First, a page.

Dennis Donohue, a former mayor of Salinas has been quoted as saying, “The Salinas Valley loves techies. The marriage of science and agriculture allows us to increase yields, minimize expenses, and lengthen the period when food will stay fresh.”
While the Salinas Valley has embraced technology, the nature of the crops dictates there still be a heavy reliance on the human touch.
“Mechanical harvesting remains elusive for most of the crops grown here,” said Norm Groot, executive director of the Monterey County Farm Bureau.
“Farmers still need about 45,000 fieldworkers on harvest crews each year. There’s some adoption of irrigation management technologies (automated systems for determining when irrigation is necessary and most readily accepted by the crop), soil moisture sensors, and climate monitoring equipment.
“There has also been more adaptation into field equipment management systems (including time and attendance applications),” said Groot.
Of course, he continues, opportunities for improved distribution and packaging technologies will always exist. Fortunately, “there are multiple startups in the Salinas Valley Innovation Center working on these kinds of technologies, along with other ag-centric technologies such as mechanized harvesting.”
Some technologies developed in the Valley have been genius in their simplicity. For example, a few years ago Tanimura and Antle developed a method to plant lettuce by unspooling tape into which seeds and fertilizer were imbedded, using a tenth of the labor to transplant seedlings but at a rate four times faster than workers could accomplish the task.
Jeff Hyosaka, sales manager at Pacific international Marketing, said, “We’ve seen some automated thinning options and automated transplanting equipment—the more hands you can keep out the better.” He finds the use of drones is promising as well.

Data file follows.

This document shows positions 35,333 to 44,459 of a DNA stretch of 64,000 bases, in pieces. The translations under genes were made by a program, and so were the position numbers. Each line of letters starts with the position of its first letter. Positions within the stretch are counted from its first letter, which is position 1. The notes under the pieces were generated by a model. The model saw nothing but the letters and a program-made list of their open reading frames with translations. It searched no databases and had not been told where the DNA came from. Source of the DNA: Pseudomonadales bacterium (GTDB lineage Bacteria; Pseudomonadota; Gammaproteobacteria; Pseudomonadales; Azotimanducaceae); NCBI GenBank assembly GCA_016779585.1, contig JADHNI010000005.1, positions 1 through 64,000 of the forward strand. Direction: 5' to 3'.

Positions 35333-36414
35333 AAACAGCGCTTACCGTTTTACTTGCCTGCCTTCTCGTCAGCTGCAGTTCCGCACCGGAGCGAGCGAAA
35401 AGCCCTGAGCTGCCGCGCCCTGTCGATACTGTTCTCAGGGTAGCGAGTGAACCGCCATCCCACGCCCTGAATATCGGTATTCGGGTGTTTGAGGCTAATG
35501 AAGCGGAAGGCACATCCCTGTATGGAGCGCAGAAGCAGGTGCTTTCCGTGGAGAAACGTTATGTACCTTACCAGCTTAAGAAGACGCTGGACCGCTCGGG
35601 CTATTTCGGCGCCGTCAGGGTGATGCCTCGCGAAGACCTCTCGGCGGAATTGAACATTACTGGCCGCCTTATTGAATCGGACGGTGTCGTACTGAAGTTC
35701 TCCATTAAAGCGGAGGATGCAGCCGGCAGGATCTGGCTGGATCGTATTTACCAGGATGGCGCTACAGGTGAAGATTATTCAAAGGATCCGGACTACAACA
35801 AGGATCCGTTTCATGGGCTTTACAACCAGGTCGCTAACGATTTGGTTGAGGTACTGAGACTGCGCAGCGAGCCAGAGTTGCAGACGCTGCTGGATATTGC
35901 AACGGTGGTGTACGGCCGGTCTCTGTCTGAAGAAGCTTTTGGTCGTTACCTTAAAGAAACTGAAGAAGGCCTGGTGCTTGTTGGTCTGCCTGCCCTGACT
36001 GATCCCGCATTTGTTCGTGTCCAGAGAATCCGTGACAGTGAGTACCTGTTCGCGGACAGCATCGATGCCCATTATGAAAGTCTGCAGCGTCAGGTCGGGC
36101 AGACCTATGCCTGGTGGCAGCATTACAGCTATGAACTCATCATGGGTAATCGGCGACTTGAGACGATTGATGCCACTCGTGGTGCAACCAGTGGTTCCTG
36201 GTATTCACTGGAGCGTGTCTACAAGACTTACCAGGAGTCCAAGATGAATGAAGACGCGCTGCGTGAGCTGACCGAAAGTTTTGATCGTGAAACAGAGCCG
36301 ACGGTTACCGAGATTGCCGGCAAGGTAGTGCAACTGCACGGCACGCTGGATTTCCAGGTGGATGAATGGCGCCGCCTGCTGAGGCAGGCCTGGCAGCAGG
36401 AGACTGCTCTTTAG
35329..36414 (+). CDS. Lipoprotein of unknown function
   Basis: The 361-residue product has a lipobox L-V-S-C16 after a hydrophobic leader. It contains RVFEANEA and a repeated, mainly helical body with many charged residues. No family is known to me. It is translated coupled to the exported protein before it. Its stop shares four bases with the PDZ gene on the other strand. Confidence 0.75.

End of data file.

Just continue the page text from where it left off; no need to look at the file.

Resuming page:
“There are enhanced efficiencies and reduced costs with automation, but it will never supplant the need for human hands and eyes,” Hyosaka said. “We’re always looking for methods to gain advantage to keep costs down and in turn keep prices more attractive to consumers.”
Joe Kaslin, vice president of sales and marketing for Bengard Ranch, said he appreciates the instant communication technology affords in the field, to those driving tractors or applying fertilizer, as well as to workers and automation in the warehouse. “In terms of shipping, technology has enhanced our ability to be more efficient by consolidating product, so instead of three or four pickups, we’ll have one or two.
“This saves time for the drivers who have limitations on how much time they can be on the road,” he said. “And in the end, it benefits customers, because it speeds up deliveries to the East Coast for fresher product with longer shelf life.”
This is an excerpt from the most recent Produce Blueprints quarterly journal. Click here to read the full version.